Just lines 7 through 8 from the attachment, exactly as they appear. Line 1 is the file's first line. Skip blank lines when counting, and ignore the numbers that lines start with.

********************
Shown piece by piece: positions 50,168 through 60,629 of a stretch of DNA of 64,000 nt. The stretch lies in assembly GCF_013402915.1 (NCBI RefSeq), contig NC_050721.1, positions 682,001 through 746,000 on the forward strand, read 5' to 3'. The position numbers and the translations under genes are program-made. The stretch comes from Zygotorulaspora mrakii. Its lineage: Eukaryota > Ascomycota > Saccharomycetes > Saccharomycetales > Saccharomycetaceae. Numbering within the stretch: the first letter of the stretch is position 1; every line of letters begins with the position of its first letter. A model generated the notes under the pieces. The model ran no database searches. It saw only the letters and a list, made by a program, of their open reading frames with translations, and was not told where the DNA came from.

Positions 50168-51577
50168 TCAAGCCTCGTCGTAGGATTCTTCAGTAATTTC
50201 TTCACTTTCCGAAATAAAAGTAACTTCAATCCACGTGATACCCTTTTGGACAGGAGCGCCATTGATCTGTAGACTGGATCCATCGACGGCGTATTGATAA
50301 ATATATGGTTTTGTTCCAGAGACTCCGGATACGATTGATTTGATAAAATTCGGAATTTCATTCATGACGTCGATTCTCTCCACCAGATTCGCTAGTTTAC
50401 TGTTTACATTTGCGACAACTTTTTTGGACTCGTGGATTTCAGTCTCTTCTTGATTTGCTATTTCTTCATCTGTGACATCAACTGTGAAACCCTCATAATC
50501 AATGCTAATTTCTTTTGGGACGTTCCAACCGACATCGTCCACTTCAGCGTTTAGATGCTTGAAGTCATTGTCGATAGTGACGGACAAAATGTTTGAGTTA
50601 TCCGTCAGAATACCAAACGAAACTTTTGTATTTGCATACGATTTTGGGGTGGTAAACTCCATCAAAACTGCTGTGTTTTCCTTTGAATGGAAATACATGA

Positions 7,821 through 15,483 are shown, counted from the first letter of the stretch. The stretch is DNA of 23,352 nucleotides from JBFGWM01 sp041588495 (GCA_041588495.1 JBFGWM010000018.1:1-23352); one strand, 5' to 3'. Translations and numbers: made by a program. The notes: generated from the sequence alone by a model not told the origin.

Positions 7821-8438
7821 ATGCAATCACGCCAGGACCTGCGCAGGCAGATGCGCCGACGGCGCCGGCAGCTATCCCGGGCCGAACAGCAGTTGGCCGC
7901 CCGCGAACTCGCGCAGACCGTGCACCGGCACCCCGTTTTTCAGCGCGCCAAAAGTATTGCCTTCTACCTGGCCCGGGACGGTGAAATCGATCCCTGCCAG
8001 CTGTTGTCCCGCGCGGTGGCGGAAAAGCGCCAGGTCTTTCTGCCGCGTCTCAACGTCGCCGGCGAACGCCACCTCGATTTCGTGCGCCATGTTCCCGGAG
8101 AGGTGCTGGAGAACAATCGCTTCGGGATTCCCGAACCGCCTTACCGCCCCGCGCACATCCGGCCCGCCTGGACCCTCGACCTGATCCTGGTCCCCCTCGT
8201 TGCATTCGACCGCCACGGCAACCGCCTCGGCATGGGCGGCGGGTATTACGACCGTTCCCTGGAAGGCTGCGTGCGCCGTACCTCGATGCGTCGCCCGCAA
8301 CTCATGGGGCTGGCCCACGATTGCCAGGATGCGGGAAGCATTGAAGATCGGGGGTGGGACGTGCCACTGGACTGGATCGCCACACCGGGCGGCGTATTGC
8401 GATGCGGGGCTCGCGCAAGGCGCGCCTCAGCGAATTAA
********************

50501 AATGCTAATTTCTTTTGGGACGTTCCAACCGACATCGTCCACTTCAGCGTTTAGATGCTTGAAGTCATTGTCGATAGTGACGGACAAAATGTTTGAGTTA
50601 TCCGTCAGAATACCAAACGAAACTTTTGTATTTGCATACGATTTTGGGGTGGTAAACTCCATCAAAACTGCTGTGTTTTCCTTTGAATGGAAATACATGA